These are the blogs where I have gotten information from. The first is for the purse and I got the tote bag tutorial here. I love the Skip to my Lou blog as the tutorials are always so easy to follow.

Sunday, June 27, 2010

Soap Crayons Anyone?

Hello everyone. Harley has been using my soap for a while now. It was about a month ago though that he first learnt about soap crayons. He was fascinated with the concept of a soap that he could draw with to wash himself. Since my soap recipe makes a nice hard soap, I thought I might experiment with the concept.

Harley had a nice time going through my soap box about a week ago. He smelt all of the fragrances at least twice until he found the one he wanted. He then chose the colour and has been waiting ever so patiently for me to get time to make it for him. I thought I would share my first attempt and let you all know whether it works out or not.

I started off with my basic soap mixture. It was listed in my Mango Scented Soap blog which was the second blog I wrote for anyone who doesn't have the recipe. Harley wanted a Mad Melon scent that smelt a little like a honeydew melon. He also wanted it to be coloured green to match the scent. I decided to use an ice block tray as my mould for the soap crayons as I had plenty of them hanging around here.
This ice cube tray is designed to make ice cubes that fit in water bottles. It is the perfect length for little hands to be able to get a good grip.
This is how it looks with the mad melon soap in it. It is much greener than the picture shows and I hope it will darken as it dries out. I didn't worry about cleaning it up too much. When I un-mould it, the soap is still pliable so I should be able to roll them on a board to smooth the soap crayons out.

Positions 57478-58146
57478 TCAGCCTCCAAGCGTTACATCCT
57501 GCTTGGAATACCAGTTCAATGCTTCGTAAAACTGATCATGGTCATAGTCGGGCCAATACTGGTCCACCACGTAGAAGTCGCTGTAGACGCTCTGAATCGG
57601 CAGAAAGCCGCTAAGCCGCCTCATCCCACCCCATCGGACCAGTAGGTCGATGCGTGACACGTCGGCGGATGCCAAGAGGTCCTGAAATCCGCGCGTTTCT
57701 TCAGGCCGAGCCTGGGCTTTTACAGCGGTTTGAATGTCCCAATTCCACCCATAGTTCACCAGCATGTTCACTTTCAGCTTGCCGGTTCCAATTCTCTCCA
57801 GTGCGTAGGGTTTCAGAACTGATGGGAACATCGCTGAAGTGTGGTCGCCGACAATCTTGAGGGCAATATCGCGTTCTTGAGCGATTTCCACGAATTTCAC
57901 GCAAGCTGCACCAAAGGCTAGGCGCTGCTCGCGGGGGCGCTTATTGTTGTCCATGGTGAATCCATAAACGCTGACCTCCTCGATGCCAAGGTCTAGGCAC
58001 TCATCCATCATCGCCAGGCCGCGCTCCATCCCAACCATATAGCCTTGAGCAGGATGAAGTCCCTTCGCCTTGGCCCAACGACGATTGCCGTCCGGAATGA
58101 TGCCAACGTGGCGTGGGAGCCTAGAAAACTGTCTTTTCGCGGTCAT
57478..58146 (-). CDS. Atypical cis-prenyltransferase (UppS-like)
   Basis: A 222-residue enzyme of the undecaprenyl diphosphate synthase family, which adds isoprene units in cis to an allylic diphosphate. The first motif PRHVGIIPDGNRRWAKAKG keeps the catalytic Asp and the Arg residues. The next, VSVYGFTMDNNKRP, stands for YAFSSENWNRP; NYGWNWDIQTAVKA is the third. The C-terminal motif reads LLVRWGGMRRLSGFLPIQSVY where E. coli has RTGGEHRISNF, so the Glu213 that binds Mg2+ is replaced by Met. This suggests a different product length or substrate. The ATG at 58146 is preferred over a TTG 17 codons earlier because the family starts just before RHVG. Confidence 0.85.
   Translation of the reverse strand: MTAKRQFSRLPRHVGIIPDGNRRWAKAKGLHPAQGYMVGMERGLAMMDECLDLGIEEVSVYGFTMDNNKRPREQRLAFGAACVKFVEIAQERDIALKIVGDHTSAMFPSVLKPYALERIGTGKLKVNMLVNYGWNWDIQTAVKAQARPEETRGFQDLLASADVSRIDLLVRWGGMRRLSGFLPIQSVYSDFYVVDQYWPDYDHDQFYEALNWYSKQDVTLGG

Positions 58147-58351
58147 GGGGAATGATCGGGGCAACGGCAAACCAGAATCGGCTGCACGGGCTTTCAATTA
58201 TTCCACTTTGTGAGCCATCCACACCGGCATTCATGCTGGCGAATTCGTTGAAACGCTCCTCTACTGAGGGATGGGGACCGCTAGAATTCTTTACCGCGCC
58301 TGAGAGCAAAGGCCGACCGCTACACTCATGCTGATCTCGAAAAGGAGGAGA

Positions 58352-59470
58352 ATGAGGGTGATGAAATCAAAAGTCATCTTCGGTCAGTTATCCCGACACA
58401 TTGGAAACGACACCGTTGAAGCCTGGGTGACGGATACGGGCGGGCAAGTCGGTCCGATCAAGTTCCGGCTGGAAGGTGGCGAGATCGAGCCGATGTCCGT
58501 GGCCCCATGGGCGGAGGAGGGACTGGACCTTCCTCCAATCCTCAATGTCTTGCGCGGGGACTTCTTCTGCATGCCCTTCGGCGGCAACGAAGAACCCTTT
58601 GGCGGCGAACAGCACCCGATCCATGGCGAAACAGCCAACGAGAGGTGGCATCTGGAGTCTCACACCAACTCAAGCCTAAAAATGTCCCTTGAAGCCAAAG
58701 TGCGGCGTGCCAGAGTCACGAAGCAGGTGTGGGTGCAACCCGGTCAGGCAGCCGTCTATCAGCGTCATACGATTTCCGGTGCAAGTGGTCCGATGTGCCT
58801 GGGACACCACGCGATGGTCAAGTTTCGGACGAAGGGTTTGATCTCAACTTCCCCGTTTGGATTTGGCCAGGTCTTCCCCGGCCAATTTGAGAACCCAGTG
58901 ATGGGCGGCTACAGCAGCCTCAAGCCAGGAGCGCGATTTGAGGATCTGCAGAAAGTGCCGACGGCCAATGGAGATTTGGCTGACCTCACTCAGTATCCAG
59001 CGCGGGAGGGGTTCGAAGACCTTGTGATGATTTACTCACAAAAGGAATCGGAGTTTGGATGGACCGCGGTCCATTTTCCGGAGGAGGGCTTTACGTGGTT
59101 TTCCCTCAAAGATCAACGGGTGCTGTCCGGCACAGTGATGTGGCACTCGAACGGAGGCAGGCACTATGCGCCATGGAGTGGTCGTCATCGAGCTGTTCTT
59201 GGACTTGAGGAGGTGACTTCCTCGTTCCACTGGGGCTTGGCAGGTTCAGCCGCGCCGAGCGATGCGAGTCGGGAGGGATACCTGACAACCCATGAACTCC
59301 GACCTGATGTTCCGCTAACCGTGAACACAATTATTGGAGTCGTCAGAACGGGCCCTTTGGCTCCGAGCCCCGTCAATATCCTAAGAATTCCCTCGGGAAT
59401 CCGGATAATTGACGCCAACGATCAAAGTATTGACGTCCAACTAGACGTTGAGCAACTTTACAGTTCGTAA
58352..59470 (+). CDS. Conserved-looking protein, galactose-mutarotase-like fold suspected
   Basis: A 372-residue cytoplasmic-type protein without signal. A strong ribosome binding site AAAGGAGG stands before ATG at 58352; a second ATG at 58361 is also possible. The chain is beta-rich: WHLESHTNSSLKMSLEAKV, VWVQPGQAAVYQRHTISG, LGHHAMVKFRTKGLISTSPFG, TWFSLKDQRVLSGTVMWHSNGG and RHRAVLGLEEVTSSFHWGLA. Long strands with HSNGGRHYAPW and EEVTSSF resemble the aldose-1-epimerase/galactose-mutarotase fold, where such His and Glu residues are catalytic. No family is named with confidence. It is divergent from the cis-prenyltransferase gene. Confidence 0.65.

The mixture made more than one lot of soap crayons though so I put the remainder in my wooden soap mould. I didn't want to do too many crayons initially as I don't know if they will work or not yet.
Since this is a normal water based mixture, it needs to be insulated. This is my first chance to use the lid of my soap box to see if it works properly.
This is an updated picture of the goats milk soap I made a couple of weeks ago. It had a vanilla scent and oatbran added for it's soothing properties. As it has dried though, the areas where the vanilla is strongest are gradually going darker. This is a natural property of vanilla and I expected the soap to darken. I didn't expect the pretty patterns though so each bar is now totally unique.

Hope you enjoyed reading about my adventures and I will keep you all updated on the soap crayon experiment.

Monday, June 14, 2010

Goats milk soap un-moulded!!

I have had the goats milk soap on my dining table for 2 days now. It started firming up in my new mould within the first couple of hours but I have had a very busy weekend. I finally got around to looking at it last night. Here is how it looked after I undid the side hinges and the sides and ends fell away.
It was so easy to get the soap out of the mould this time. After the sides came down, it was a simple matter of peeling the baking paper away from the edges.
Here is an image of the soap on my cutting board. The baking paper has been totally peeled away from the sides and ends. I just need to peel it away from the base now.
The soap is now ready to cut. The baking paper peeled away from the base really easily and only took a few seconds. Much easier than trying to wrestle the soap out of a plastic mould.
I always love the first cut in a block of soap. It is very satisfying.
I got some new stacking racks on the weekend. I have put them to good use for soap drying. I have decided though, after cutting this batch of soap, that I need to make a cutting box. This will ensure that all of the cuts are even. It will make the soap bars more uniform in size and ensure that I get consistent results from my soap making.